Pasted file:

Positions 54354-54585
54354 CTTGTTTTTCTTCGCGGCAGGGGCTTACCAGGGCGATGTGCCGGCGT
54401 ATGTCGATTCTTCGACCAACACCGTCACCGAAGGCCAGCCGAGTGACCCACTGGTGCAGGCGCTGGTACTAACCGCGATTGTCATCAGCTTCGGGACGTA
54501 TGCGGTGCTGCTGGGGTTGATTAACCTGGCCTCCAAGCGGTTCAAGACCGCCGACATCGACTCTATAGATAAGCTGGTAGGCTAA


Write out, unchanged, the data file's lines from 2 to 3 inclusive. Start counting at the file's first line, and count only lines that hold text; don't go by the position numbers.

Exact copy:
54354 CTTGTTTTTCTTCGCGGCAGGGGCTTACCAGGGCGATGTGCCGGCGT
54401 ATGTCGATTCTTCGACCAACACCGTCACCGAAGGCCAGCCGAGTGACCCACTGGTGCAGGCGCTGGTACTAACCGCGATTGTCATCAGCTTCGGGACGTA